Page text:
Two men, Su Wenqiang and Wang Baosen, both of whom hold Cambodian passports and were convicted in Singapore's largest-ever money laundering case, were deported to Cambodia on May 6, according to the Straits Times.  

The pair, aged 32, were part of a group of 10 foreigners arrested in August 2023 in connection with a money laundering investigation involving over $3 billion in cash and assets.

The Singapore newspaper said Wenqiang received a 13-month jail sentence on April 2 for money laundering charges, admitting to possessing over $600,000 in cash from illegal online gambling platforms and using $500,000 in criminal proceeds to buy a luxury car. 

Baosen, who not only holds Cambodian but also Chinese and Vanuatu passports, received the same sentence on April 16 for similar charges, including lying about the source of his funds and his employment status in Singapore.

He was found to have submitted a forged loan agreement to HSBC Holdings plc for $600,000 and could not account for over $1.4 million used for a luxury condo purchase in Orchard in March 2022.

Touch Sokhak, spokesman for the Ministry of Interior, stated that as a matter of principle, regardless of the nationality of the person – be they foreign or Khmer – according to the influence of globalisation, when a person commits a crime, whether in their home country or abroad, they are subject to the laws of that country.

“They must be punished according to the court's decision. We do not provide protection for criminals who violate national or international laws. Cambodia is governed by the rule of law,” he told The Post.

“This means we must respect the laws of the Kingdom, as well as the laws of friendly countries," he added. 

Pech Pisey from Transparency International Cambodia expressed concerns that because the case involved Cambodian citizens, it could negatively impact the Kingdom’s reputation on the international stage and its citizenship application process.

When the suspects were arrested in August, he told The Post that Cambodia needed to guarantee adherence to the legal aspects of applications, as well as transparency and integrity in the citizenship process, to prevent abuses by foreign criminals.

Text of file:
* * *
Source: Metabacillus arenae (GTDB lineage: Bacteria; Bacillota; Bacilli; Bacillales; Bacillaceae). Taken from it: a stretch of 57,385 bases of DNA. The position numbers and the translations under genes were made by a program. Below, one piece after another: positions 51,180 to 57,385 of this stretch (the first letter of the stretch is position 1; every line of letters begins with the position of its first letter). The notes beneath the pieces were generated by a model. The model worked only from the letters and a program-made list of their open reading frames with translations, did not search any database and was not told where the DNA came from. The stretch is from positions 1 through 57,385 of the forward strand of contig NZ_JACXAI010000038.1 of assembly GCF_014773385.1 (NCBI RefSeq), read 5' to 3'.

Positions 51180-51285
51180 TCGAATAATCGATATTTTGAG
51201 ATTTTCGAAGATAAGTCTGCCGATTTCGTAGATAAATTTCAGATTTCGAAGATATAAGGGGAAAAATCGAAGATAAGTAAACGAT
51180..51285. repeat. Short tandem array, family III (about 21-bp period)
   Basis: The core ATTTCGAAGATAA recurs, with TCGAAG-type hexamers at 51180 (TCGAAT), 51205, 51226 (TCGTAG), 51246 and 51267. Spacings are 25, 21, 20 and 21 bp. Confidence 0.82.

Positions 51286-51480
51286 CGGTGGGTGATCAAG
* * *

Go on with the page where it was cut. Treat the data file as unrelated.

“One lesson that can be learned from this case is that we must abide by the laws when issuing citizenship to foreign nationals, and that it must be done with transparency and integrity,” said Pisey. 

In light of recent crimes involving Cambodians of Chinese descent, Sokhak noted that all individuals who have been granted citizenship must adhere to the conditions outlined in the Law on Nationality, adding that the ministry’s immigration department is responsible for managing the citizenship application process until the King signs it, ensuring all prescribed laws are complied with.

“Granting citizenship to an individual does not guarantee that the person will always be law-abiding, either domestically or internationally, as situations can change,” he explained. 

"It is not just individuals who have recently been granted citizenship who commit crimes; even long-standing citizens of our own nationality have done so," Sokhak noted. 

"I want to emphasise that before citizenship is granted to any foreigner, it is almost impossible to predict whether that person is likely to commit a crime in the future,” he continued.

Sokhak added that the possibility of revoking citizenship requires a detailed review of each case and an in-depth study of the relevant legal requirements.

Wenqiang and Baosen have both been barred from re-entering Singapore, according to a spokesperson from Singapore’s Immigration and Checkpoints Authority (ICA).